Source: China Daily
China's top intellectual property regulator has pledged to further strengthen crackdowns against improper trademark applications related to the novel coronavirus after rejecting dozens of applications last week.
The National Intellectual Property Administration said in a notice issued on Friday that some agencies had been using epidemic catchwords, including the names of hospitals and prominent doctors, in recent trademark applications, and that such behavior should cease because it goes against social morality and human conscience.
To fight improper trademark registrations, the administration has been screening applications from trademark agencies for the misleading use of epidemic-related terms and has sent evidence to subordinate departments to deal with them, the notice said.
While demanding that the departments quickly launch inspections and urge problematic applicants to correct their behavior, the administration said it would transfer serious cases to enforcement authorities if applicants have violated the law.
The administration called for trademark associations, which are made up of trademark agencies, to play a role in helping the industry improve its self-discipline, mete out timely punishment to members who have filed improper applications and publicly criticize nonmembers in line with laws.
It added that it was establishing a database to record the applications of trademark agencies, blacklist improper ones and disclose them to the public.
A few agencies have improperly applied for trademarks in the names of doctors, medical experts and hospitals related to the epidemic.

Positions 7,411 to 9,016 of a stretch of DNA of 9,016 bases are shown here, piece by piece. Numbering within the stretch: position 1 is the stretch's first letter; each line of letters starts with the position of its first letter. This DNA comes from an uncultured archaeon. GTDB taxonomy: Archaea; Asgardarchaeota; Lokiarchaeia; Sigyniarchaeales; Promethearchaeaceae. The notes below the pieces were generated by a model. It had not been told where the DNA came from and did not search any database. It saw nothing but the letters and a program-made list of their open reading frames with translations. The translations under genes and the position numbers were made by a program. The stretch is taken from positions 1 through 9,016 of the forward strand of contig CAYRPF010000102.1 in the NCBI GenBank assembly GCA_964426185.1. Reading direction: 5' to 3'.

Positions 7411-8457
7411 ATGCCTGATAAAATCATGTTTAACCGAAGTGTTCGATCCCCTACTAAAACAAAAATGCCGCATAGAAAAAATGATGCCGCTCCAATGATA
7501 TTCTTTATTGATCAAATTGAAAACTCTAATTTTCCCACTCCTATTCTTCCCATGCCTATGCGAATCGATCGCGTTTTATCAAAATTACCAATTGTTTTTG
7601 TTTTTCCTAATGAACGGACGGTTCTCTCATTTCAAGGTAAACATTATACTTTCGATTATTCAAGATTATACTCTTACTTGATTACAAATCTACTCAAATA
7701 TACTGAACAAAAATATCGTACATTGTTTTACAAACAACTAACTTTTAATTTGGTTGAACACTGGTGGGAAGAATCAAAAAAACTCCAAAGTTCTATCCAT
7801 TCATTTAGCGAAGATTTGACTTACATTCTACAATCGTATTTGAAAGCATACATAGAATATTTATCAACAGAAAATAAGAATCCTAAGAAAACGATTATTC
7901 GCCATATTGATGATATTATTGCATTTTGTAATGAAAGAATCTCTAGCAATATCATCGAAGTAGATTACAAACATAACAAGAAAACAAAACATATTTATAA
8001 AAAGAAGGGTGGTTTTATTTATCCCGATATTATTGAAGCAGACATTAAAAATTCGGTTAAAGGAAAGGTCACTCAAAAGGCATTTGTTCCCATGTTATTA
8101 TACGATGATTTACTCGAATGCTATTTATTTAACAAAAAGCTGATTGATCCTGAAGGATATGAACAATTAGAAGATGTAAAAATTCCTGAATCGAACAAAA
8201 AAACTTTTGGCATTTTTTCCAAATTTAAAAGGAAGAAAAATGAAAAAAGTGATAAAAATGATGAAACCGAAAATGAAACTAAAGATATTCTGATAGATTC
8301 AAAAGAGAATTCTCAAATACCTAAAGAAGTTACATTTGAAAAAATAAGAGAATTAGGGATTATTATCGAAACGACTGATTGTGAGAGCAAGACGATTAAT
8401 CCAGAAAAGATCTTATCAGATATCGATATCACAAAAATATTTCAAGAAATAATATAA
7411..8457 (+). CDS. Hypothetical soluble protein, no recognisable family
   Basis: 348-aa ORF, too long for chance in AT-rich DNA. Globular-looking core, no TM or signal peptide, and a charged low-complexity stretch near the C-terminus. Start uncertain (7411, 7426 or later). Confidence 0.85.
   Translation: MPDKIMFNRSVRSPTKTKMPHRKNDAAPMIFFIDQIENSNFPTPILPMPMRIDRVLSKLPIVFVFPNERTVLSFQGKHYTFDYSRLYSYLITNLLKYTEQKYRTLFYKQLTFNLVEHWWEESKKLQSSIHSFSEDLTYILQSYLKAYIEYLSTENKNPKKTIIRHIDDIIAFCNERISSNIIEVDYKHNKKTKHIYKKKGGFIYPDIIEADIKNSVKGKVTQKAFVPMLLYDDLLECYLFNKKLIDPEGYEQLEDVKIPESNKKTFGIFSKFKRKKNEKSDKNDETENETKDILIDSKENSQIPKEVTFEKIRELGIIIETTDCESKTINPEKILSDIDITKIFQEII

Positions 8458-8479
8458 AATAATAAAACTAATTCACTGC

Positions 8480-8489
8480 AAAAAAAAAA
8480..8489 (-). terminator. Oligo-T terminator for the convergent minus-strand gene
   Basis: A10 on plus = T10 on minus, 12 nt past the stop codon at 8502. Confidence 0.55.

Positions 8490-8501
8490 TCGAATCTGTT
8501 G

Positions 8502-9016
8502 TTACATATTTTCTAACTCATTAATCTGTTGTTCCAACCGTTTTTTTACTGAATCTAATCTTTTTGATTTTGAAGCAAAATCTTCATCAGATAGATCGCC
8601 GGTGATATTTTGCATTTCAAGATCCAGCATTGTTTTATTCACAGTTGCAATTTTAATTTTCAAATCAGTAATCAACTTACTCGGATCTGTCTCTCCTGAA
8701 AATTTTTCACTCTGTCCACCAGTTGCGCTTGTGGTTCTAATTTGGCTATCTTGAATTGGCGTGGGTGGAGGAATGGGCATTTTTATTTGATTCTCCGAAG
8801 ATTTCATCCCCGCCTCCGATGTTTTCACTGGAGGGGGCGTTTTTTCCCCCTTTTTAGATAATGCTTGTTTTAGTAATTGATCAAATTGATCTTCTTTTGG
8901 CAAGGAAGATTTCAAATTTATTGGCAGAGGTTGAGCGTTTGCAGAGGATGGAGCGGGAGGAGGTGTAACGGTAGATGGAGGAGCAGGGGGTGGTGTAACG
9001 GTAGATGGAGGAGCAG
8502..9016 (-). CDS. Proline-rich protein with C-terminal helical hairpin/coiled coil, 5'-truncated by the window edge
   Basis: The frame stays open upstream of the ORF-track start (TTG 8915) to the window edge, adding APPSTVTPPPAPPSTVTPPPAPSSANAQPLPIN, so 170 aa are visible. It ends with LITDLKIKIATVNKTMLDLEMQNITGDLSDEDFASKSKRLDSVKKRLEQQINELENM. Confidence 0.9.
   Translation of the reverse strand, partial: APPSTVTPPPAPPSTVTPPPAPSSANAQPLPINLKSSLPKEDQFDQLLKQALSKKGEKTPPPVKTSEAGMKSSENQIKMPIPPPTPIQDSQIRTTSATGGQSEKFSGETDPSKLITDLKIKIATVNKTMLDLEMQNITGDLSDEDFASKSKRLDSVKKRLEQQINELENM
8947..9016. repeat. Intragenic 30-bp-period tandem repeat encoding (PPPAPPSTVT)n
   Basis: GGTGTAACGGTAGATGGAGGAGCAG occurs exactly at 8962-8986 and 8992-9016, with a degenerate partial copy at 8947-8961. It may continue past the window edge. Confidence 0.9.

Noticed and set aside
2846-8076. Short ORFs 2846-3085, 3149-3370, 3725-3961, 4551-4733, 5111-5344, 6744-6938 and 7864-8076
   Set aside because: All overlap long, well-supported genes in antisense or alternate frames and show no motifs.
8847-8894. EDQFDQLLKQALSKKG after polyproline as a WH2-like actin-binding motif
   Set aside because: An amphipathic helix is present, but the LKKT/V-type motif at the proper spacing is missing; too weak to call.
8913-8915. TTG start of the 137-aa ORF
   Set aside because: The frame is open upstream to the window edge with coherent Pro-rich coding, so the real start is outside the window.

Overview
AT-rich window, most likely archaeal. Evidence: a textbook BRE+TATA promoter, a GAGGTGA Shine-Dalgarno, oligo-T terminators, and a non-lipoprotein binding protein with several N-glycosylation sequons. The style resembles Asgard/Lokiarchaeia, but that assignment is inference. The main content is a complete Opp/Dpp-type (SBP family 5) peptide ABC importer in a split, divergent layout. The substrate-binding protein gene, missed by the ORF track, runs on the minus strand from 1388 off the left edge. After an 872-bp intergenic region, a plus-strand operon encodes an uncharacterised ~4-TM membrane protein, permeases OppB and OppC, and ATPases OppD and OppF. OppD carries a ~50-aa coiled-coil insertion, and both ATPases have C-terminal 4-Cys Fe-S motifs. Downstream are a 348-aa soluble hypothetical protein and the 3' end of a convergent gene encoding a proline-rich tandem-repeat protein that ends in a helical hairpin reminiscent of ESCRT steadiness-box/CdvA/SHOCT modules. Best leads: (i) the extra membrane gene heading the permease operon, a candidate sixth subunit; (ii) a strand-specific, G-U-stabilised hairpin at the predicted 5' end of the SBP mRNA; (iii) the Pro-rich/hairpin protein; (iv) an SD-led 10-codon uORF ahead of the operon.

On March 3, the administration's Trademark Office rejected 63 epidemic-related applications, including those using the names Huoshenshan and Leishenshan－two hospitals that were built to offer more beds to people infected with the virus in Wuhan, Hubei province, the epicenter of the novel coronavirus－as well as that of Zhong Nanshan, a top Chinese infectious disease specialist.
Three days later, another 37 applications involving the name of Li Wenliang, a doctor who died of the disease in Wuhan, were also dismissed.
More than 1,500 epidemic-related trademark applications are now being scrutinized by the administration.
Li Fengxian, a Beijing lawyer specializing in handling IP cases, welcomed the rejections and the administration's notice, saying the moves showed the country's determination to fight improper trademark applications during the outbreak.
"Exposing applicants with improper applications is not only a response to public concerns, but also a threat to those ready to apply for similar trademarks," Li said, while adding that trademarks registered before the outbreak should be excluded from the crackdown.
Zhang Jian, a judge from Beijing IP Court, said that if an agency disagrees with the administration's rejection and decides to initiate a lawsuit, "we'll conduct strict judicial reviews of their applications under the Trademark Law and related judicial interpretations."
He added that the names of public figures in fields including politics, culture and religion were not allowed to be used as trademarks, along with logos and other content that harmed public order and interests.
Zhang said the court had established a quick channel to process such cases.2020-03-13